These should ideally be leather, waterproof, and provide good support for your feet. It is important to wear these before you go hiking, otherwise, they could prove painful if they haven’t been worn in a little. If necessary, add insoles, and experiment a little with very short local walks, before heading off on anything more ambitious.
It is vital to be prepared for all kinds of weather. Rigorous walking means you will sweat, but at night, especially at high altitudes, you can freeze. For this reason, the three-layer principle is vital: Base, Insulation, and Outer.
- Base – The base layer is worn next to the skin, keeping it protected and dry. Should be lightweight and easy to dry. Cotton is to be avoided as it doesn’t dry quickly.
- Insulation – This layer traps air, keeping warm air in and cold air out. It also manages moisture from the base year through absorption and letting excess escape through fibres. More than one layer can be used in colder conditions.
- Outer – In good weather, fleecy hoodies and trousers or shorts are a good outer layer. However, it is important to be prepared for changes in weather, so pack clothing that provides protection from wind, rain, snow, hail, and so forth. Typically the outer layers need to be waterproof or water-resistant, durable, quick to dry, and ideally breathable. I recommend avoiding denim, as it is incredibly difficult to dry in inclement weather. Waterproof trousers, as well as coats, are a must.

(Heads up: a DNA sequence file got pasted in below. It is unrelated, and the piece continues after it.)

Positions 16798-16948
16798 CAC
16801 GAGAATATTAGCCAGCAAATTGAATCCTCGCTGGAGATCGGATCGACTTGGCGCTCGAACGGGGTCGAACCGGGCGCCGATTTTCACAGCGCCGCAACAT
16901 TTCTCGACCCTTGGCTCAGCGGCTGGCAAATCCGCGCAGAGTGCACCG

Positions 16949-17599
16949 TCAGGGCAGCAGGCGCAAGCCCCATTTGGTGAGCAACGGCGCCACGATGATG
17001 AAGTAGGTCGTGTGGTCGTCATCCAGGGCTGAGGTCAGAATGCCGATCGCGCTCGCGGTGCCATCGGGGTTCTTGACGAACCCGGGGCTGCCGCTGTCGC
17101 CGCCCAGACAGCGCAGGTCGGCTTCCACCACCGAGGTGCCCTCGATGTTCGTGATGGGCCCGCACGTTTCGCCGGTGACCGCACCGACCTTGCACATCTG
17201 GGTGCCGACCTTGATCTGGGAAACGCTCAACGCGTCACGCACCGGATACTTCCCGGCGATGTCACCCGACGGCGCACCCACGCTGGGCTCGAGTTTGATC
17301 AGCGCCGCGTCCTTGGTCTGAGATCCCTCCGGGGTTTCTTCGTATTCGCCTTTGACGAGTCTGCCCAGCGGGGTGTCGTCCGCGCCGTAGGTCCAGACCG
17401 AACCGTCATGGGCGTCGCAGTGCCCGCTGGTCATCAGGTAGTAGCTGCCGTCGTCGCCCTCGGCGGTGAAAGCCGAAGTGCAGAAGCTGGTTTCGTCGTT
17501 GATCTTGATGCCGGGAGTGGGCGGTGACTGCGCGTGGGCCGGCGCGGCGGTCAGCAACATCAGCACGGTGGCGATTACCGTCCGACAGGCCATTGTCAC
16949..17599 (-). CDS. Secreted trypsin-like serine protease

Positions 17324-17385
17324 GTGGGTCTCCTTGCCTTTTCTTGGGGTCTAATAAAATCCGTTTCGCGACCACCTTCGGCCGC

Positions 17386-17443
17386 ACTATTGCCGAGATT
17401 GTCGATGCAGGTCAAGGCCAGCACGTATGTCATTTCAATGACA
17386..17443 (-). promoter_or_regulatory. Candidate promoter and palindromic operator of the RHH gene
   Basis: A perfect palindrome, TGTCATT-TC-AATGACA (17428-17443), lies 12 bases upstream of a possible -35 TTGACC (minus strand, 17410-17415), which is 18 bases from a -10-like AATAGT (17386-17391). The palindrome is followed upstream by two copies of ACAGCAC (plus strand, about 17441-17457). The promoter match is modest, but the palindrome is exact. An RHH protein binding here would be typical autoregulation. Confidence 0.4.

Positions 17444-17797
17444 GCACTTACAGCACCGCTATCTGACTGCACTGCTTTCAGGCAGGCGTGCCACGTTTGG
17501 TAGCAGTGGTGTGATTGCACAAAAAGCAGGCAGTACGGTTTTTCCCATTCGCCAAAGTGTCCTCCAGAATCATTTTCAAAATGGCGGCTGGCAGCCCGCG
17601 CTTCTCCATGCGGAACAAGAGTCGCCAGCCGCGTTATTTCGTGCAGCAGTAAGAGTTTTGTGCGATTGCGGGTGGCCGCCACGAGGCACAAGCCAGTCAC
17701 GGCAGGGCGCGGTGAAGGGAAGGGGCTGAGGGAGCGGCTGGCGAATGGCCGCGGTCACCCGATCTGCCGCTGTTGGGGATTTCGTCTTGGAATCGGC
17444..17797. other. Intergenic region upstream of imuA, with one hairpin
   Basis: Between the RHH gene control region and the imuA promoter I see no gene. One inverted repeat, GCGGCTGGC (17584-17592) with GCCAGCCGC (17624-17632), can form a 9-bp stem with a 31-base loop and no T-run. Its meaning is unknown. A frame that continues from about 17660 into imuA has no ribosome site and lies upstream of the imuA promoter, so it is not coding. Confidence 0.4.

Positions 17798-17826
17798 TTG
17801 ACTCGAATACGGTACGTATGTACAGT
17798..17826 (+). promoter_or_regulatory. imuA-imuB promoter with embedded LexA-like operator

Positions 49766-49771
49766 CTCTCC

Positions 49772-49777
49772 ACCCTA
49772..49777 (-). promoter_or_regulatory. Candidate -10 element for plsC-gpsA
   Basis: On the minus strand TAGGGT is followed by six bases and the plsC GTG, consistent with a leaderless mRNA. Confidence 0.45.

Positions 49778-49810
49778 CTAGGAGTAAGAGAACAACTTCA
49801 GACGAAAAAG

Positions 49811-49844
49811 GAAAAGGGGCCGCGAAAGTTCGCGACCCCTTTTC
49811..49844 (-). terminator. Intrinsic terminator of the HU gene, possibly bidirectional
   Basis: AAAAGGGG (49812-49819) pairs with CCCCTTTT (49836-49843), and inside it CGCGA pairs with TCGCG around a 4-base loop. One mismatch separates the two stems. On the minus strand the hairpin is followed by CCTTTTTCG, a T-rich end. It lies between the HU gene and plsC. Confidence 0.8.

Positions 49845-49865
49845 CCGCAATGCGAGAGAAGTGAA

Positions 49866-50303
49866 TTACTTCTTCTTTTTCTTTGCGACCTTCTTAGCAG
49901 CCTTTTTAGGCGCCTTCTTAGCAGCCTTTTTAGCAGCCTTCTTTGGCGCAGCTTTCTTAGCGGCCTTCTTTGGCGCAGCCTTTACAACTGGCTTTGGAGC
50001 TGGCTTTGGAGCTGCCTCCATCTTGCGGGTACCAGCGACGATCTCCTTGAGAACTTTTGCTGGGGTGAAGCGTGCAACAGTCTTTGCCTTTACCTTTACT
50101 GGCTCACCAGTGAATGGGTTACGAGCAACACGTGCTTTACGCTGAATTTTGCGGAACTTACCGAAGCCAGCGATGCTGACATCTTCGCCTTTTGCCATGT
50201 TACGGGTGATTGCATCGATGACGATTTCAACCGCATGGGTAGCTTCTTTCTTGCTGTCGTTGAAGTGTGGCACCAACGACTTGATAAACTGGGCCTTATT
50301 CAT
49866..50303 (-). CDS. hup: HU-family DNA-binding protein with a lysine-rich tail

Gloves, scarves, and hats are recommended for anywhere cold (for example in mountains).
Depending on how many days you intend to hike, spare/extra clothing is vital.
You don’t want to be stuck in the wilderness dealing with sunburn. Sun cream, a cap, and sunglasses can prove vital to keep you from degenerating into a crispy-fried amateur hiker.
First Aid Kit
Whilst you don’t need the contents of a hospital, it is important to bring bandages, medical tape, antiseptic cream, antiseptic wipes, pain killers, tweezers, and safety pins. You might also want to consider an anti-diarrhoea for longer journeys, in the event of food poisoning or the like. A penknife or multitool with a knife, plus an emergency blanket are also vital, along with a headlamp if first aid needs to be applied in darkness. Spare batteries are a must as well.
A large rucksack with plenty of space in the main compartment and extra pocket space is vital. A dedicated section for water storage is advisable.